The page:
And keeping with that spirit, why don’t we have some of the best new announcers do the Rookie-Sophomore challenge. A member of the Polish-American Hall of Fame, Kelly Tripucka has burst onto the scene as a great new addition to the MSG Broadcast team after soem time with the YES Network and Detroit Pistons television. Maybe toss him in there with Mark Jones who started in 2006 as an alternate play-by-play announcer for ABC.


Gotta have the best officials, that goes without saying. So I think each NBA player and coach should vote on the officials. The coaches vote should count for three votes, where as the players vote only counts for one, simply because the coaches are slightly more objective and there are fewer of them. Of course it’ll be a blind vote, and the Association will determine what officials will be eligible to be voted in. But I think this will help keep the spirit of the All-Star weekend.

We need this sweet shot back in the 3-Point Shootout

We need this sweet shot back in the 3-Point Shootout

Three-Point Shootout

I think the league should develop a mathematical system (like the B.C.S. system but functional, uncorrupted and fair) that determines the best three-point shooters in the league for the first half of the season and barring injury, those are the players that compete. Put a minimum required number of attempts limit. Rank the players by their three-point percentage, and weight it by their average number of threes per game. So if we put the minimum attempts limit at 150 (making 60 players eligible) take the top percentage shooters, and then rank them by their average three-point field goals made per game, we’d get a list that included Rashard Lewis, Danny Granger, Peja Stojakovic, Mike Bibby, Ray Allen, Daequan Cook and Ben Gordon. Naturally, the winner of the previous year, Jason Kapono gets an exemption to defend his title. And the alternates would be Roger Majon, Rudy Fernandez and Troy Murphy.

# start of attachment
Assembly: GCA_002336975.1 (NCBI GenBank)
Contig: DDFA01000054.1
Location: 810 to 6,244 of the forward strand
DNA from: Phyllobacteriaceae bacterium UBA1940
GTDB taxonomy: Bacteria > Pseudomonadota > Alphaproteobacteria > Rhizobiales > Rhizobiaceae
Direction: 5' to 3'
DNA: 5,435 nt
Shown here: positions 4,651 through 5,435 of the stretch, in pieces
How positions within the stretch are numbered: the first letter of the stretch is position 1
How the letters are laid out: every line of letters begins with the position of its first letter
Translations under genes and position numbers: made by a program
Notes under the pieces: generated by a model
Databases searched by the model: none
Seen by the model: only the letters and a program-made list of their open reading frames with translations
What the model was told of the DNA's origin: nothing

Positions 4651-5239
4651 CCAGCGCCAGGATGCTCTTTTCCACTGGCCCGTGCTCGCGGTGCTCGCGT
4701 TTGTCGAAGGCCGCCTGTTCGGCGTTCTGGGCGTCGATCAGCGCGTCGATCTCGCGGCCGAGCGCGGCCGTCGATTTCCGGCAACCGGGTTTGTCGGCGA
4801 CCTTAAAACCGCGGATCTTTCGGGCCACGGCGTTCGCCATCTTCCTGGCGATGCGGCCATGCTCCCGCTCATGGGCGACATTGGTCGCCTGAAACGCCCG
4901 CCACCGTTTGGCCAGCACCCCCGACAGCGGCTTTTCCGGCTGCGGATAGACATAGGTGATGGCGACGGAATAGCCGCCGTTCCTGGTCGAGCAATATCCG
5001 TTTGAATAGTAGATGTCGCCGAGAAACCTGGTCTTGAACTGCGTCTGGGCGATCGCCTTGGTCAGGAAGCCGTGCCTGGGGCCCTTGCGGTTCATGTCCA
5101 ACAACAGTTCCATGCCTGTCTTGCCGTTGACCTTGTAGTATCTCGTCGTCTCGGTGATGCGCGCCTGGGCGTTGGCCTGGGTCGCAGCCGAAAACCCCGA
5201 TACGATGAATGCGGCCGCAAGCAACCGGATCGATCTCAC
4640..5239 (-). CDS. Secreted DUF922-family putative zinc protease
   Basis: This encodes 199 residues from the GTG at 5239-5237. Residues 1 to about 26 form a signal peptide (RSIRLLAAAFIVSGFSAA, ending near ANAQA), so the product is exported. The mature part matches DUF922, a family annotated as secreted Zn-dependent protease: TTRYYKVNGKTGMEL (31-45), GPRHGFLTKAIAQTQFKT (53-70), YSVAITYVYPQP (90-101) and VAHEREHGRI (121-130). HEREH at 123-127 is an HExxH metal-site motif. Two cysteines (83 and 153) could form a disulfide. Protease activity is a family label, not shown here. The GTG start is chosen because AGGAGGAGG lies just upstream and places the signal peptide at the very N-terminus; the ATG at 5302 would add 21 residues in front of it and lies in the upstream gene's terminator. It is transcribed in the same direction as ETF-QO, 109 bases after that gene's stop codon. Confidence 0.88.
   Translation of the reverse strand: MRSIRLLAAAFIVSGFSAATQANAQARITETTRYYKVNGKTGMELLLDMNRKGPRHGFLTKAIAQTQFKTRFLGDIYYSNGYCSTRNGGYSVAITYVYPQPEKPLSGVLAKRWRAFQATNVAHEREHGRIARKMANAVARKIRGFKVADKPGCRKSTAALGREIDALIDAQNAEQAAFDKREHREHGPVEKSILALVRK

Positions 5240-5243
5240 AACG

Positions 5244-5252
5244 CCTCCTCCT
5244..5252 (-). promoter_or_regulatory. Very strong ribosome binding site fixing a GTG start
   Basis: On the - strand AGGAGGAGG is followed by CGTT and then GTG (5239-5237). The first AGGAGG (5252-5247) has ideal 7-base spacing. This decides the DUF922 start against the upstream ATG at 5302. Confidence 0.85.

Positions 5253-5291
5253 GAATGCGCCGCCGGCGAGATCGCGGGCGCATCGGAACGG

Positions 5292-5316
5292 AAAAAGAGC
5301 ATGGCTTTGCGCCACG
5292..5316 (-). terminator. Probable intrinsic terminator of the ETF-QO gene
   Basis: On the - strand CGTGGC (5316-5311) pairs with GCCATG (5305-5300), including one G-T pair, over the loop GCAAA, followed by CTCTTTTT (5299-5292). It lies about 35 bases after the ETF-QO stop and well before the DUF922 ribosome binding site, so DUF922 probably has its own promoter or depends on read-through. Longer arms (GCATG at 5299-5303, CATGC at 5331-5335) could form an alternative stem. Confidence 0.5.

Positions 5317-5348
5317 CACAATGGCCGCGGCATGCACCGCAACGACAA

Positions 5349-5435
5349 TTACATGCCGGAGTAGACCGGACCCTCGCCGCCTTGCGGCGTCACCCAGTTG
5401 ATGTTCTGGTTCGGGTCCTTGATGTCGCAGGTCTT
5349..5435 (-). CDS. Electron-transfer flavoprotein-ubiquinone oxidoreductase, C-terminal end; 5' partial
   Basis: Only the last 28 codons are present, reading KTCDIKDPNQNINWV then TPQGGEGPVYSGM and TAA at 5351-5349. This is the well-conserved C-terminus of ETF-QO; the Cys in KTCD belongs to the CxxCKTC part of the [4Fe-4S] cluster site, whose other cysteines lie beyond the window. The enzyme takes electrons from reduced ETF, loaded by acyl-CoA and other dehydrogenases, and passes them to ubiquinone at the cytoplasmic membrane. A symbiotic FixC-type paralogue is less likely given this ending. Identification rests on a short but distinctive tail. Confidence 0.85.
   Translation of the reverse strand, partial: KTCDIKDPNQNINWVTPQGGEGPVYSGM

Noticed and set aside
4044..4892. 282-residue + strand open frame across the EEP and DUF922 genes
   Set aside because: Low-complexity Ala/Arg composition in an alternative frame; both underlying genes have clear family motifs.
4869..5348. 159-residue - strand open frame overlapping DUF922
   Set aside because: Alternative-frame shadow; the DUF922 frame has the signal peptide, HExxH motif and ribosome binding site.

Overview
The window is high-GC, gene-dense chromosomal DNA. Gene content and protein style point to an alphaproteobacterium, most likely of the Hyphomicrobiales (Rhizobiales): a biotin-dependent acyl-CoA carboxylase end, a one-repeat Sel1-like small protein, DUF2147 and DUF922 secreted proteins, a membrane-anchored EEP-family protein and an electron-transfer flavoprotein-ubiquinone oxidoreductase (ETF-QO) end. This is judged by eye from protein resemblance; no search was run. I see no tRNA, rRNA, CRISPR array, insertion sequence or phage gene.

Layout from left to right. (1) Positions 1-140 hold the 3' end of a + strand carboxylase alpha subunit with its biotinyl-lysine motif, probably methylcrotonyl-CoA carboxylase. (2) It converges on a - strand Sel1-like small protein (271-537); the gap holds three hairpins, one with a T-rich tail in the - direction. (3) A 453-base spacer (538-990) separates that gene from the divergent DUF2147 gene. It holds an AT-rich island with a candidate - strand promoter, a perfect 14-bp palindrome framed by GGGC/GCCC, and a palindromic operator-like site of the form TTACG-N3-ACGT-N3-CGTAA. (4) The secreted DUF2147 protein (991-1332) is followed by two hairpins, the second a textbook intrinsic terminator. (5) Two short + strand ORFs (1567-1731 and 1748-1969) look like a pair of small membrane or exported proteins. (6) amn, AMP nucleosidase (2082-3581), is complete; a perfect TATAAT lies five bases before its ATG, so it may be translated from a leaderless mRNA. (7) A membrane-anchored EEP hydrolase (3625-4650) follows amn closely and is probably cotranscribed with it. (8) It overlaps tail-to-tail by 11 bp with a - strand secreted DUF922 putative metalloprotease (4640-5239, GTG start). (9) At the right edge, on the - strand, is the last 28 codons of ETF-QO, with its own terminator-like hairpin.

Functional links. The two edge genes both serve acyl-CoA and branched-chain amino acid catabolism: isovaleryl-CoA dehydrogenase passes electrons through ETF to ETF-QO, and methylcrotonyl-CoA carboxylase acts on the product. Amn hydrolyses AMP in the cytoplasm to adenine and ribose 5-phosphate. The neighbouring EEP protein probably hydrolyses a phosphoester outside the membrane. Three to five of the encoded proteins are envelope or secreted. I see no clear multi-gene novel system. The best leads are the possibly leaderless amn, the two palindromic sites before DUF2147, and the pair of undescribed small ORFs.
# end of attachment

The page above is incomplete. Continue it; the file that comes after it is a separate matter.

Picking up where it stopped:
Dunk Contest

To bring the Dunk Contest back to it’s place of prominence and respect one thing has to happen. The fans need to vote. End of story. There is only one player in the 2009 Sprite Slam Dunk Contest that is worthy of being a contestant, and that’s Dwight Howard. Spanish Rudy, go practice your threes. Nate, you were banned (per Jeff Van Gundy) after “missing 22 dunks in a row” from ever competing in the contest again. And Rudy G., you’re a high-flyer, but only worthy of being an alternate in our new system.